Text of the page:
New Retirement Plan Fee-Disclosure Rules Now Finalized

Employee Benefits Alert

In February 2012, the Department of Labor ("DOL") published final regulations requiring certain retirement plan service providers to furnish fee-related information to the plan administrators of the defined benefit and/or defined contribution plans with whom they contract (the "service-provider rules").[1] Service providers must comply with the final regulations as of July 1, 2012 with regard to both existing and new contracts. In turn, plan administrators must review the information provided to determine whether the contract in question is reasonable.

In conjunction with the publication of the service-provider rules, the DOL also confirmed a revised effective date for the final regulations published in October 2010 requiring plan administrators of participant-directed individual account plans such as 401(k) plans to furnish certain fee-related information to plan participants (the "participant-level rules").[2] Plan administrators of such plans now have until August 30, 2012, to furnish the initial annual fee disclosure to participants and until November 14, 2012, to furnish the initial quarterly fee statement.

Considerable commentary has accompanied the publication and approaching effective dates of the service-provider and participant-level rules. This commentary has understandably focused on the numerous and detailed new obligations the rules impose on service providers and plan administrators. In this client alert, we focus on these rules in the context of their effect on existing fiduciary responsibilities under ERISA.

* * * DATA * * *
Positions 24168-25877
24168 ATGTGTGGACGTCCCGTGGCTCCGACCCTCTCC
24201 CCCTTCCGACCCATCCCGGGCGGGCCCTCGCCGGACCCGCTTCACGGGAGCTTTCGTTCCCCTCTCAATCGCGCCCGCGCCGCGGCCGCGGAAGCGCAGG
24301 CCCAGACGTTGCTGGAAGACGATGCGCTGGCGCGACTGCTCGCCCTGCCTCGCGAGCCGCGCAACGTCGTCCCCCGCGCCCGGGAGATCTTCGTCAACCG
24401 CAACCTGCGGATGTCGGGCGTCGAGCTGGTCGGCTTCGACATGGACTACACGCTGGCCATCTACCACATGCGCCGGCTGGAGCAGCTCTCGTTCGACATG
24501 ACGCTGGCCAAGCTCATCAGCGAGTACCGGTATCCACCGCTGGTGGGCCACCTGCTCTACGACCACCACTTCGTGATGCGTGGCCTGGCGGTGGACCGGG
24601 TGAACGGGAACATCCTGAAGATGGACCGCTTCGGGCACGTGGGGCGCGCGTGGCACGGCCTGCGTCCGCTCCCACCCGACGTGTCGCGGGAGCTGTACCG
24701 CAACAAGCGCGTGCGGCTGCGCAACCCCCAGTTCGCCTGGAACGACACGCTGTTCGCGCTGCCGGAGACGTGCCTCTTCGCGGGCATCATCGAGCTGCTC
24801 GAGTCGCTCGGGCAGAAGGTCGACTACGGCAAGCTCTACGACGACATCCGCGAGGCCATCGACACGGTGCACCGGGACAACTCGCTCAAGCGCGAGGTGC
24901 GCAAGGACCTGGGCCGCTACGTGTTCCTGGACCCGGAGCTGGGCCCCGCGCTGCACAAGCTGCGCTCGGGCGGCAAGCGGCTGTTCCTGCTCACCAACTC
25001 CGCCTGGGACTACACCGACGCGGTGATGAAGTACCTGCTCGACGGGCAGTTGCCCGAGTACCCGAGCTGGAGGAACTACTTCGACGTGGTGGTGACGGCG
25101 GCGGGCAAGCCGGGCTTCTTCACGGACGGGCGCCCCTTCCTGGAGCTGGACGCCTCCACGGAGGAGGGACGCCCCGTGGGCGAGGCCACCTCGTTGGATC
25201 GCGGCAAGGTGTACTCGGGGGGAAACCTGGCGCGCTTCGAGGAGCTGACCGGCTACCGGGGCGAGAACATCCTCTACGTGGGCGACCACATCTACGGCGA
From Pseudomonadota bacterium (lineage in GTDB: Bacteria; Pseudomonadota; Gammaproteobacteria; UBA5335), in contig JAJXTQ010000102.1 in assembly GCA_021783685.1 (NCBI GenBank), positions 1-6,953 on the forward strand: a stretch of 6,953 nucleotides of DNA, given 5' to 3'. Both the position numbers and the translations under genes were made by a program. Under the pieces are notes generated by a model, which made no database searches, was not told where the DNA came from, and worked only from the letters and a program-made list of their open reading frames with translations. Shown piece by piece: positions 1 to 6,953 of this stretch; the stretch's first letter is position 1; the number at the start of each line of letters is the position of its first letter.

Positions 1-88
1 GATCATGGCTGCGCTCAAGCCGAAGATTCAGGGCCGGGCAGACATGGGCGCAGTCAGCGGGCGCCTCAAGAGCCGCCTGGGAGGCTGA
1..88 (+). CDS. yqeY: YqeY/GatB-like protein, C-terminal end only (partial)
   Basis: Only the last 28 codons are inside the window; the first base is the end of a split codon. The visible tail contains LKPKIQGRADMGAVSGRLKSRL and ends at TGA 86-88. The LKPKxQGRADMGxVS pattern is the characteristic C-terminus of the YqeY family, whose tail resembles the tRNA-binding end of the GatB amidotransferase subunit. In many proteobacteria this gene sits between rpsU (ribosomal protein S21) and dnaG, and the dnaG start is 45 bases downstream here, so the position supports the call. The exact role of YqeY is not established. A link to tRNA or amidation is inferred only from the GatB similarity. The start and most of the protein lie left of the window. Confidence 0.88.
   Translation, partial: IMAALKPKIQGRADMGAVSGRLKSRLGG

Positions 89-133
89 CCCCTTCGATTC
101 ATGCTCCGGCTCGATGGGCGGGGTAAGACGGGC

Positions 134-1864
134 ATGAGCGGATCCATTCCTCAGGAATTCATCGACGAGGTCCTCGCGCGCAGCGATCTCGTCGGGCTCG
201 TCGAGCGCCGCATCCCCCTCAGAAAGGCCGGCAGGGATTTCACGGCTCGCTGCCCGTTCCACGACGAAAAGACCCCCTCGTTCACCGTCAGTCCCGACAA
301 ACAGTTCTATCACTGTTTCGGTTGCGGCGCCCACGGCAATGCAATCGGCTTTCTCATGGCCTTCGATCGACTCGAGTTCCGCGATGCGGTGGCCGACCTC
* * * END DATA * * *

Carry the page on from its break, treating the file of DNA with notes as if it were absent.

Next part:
The service-provider and participant-level rules represent two distinct components of the extensive obligations ERISA imposes on plan fiduciaries. The service-provider rules concern the types of transactions in which plan fiduciaries are permitted to engage. The participant-level rules concern the standard of care with which plan fiduciaries must discharge their duties with respect to a plan and its participants. 

Certain transactions are prohibited under section 406 of ERISA. These include the furnishing of goods, services, or facilities between a plan and a party in interest. Because ERISA defines the term "party in interest" to include a person providing services to a plan, absent a specific exemption a contract or other arrangement between a plan and a service provider would constitute a prohibited transaction.

Section 408 of ERISA provides such an exemption. Specifically, it will not constitute a prohibited transaction for a plan fiduciary to contract or make reasonable arrangements with a party in interest for office space, or legal, accounting, or other services necessary for the establishment or operation of the plan, if no more than reasonable compensation is paid for such services. The service-provider rules place new disclosure obligations on retirement plan service providers in order to assist plan fiduciaries in determining whether a contract or arrangement is reasonable.[3]